“I think we had the wining car, really just didn't have the winning driver,” said Kenseth, clearly annoyed with himself for how he had handled the finish. "I was just too stupid I guess at the end to keep a win.
"On the last restart, Greg and I got hooked together like Daytona ... Got clear in front of the #2 and Kyle as soon as we became clear. Wasn't long after that I looked forward for a second, and when I looked back Greg and I were separated, those guys were already outside him," Kenseth explained about what had gone wrong. “With nobody behind him, he lost his speed. With me not paying attention, keeping us hooked up, just cost us a shot at the win; cost Greg a shot at the win. Just didn't do a very good job of managing where he was on that last restart."
Meanwhile up ahead, the battle for the race win was raging as the white flag came and went. Busch had been in the top two in the final lap at Talladega just 24 hours earlier, but that had been in the lead of the Nationwide Series race and being pushed by Joey Logano. He'd felt that he had been a sitting duck out front, just waiting for Logano to slingshot out of the final turn to steal the win, just as it had played out. This time, Kyle must surely have thought that similar tactics would mean that the race was as good as his as he headed into the final corner tucked behind Keselowski. But then suddenly it all changed.
"I got to turn 3, and I got disconnected from him, got unhooked," said Busch. That broke his own drafting momentum at a critical moment and left him unable to play the slingshot card out of turn 4. "I hated that happened, thought we had a shot to win that thing.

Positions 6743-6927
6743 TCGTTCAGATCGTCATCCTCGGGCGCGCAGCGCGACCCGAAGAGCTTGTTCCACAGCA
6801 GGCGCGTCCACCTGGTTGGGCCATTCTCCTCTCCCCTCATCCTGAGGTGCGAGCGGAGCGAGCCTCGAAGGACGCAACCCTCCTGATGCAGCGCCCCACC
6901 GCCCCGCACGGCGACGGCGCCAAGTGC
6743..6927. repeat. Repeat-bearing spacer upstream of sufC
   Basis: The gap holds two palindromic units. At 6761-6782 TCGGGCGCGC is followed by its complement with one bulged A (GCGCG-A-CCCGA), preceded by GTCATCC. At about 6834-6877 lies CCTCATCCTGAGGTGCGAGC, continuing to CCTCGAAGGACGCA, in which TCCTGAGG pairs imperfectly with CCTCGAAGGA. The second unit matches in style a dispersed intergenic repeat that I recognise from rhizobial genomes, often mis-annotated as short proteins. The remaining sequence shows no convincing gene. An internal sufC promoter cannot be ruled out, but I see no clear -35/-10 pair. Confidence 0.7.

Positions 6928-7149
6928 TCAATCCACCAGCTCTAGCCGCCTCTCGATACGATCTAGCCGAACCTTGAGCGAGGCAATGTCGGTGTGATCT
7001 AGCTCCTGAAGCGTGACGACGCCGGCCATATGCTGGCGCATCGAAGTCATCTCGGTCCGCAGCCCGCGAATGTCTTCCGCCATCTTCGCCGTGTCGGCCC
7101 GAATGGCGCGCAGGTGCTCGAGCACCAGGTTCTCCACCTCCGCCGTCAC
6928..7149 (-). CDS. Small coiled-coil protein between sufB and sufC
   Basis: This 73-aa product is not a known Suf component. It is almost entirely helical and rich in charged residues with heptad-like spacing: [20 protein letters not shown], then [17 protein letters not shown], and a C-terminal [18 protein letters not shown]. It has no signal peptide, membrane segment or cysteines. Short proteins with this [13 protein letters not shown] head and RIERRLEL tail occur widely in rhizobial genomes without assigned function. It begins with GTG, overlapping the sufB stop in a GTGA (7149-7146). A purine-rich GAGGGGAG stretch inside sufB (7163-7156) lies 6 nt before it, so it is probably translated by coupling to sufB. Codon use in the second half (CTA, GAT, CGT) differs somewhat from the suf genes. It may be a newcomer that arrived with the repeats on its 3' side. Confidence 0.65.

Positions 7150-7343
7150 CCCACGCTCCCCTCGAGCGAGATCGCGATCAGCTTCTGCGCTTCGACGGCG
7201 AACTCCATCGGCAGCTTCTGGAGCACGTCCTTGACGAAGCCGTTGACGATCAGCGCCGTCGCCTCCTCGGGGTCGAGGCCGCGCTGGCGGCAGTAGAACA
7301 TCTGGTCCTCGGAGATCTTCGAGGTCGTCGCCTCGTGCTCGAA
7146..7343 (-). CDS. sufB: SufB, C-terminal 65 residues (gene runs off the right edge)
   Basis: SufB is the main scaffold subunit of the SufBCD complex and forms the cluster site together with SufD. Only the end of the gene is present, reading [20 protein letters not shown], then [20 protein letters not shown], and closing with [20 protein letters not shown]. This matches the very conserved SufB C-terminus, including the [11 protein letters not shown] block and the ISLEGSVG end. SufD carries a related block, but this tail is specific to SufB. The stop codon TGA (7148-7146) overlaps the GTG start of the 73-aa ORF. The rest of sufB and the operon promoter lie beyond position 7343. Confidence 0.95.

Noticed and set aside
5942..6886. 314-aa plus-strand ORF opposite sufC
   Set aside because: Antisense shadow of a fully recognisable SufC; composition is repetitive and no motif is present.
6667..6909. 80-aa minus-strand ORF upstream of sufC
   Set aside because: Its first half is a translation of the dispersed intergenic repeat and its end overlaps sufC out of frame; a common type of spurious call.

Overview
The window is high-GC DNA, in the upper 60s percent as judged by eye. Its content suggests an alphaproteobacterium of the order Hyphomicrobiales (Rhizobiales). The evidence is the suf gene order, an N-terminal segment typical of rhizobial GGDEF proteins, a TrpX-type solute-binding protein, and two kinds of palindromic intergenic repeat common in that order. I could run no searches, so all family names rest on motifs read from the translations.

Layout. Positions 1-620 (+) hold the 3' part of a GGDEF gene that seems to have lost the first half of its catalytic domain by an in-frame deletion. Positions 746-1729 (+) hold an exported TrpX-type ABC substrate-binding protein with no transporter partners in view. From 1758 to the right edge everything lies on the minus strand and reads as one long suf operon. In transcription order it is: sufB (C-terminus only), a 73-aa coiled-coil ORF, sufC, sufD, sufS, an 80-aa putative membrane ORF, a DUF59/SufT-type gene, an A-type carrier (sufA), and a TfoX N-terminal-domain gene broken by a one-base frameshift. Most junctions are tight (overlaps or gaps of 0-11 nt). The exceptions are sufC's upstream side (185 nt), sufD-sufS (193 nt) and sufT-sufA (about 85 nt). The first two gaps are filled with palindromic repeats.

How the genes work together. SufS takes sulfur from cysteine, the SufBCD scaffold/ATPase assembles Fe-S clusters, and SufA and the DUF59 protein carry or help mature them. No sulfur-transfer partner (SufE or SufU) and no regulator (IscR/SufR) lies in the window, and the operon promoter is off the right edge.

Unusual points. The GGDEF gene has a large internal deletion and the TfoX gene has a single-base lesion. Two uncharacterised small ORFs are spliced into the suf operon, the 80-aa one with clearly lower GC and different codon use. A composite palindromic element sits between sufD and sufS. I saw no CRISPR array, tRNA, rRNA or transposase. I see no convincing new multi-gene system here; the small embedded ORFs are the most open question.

"I'm not sure he did anything," Busch added later when asked if Keselowski had pulled off the move intentionally. "If he did, he's pretty smart, but I think our stuff just came unplugged."
But just up pit road, Keselowski was revealing to reporters that it has been no stroke of luck after all - and that it really had been down to a cunning plan on the part of the driver of the blue deuce.
"I went into turn 3 high and pulled down off of Kyle and broke the tandem up," he said, making it clear just how deliberate and pre-meditated that moment had been. "That allowed me to drive untouched to the chequered flag. It wasn't easy to convince myself to do that, but it was the right move. I'm glad it worked."
"My recollection is this is the first time we've won a Cup race at Talladega," said a delighted car owner Roger Penske in victory lane. "We've been coming here almost since 1972, so it's a long time to get a race win. It was certainly special."
It's special as well for the engine manufacturer with whom Penske will be parting company at the end of the season. The first and only time that Dodge has previously won at Talladega was on August 8, 1976 with Dave Marcis at the wheel. Penske was quick to credit the intelligence of his lead driver for this historic achievement, up to and including that supersmart last ploy to shake off Busch.
"I'd say that you certainly become a student of the game. The fact that he slowed down there at the beginning to get Kyle on that restart so they could get a run, then pulling on the outside of Kenseth was amazing," said the veteran motor racing team owner. "I would say he ran a perfect race. He ran the bottom lane all day. When it was time to go, he had it figured out. For me, that's what we hire these guys for, so it was a good job.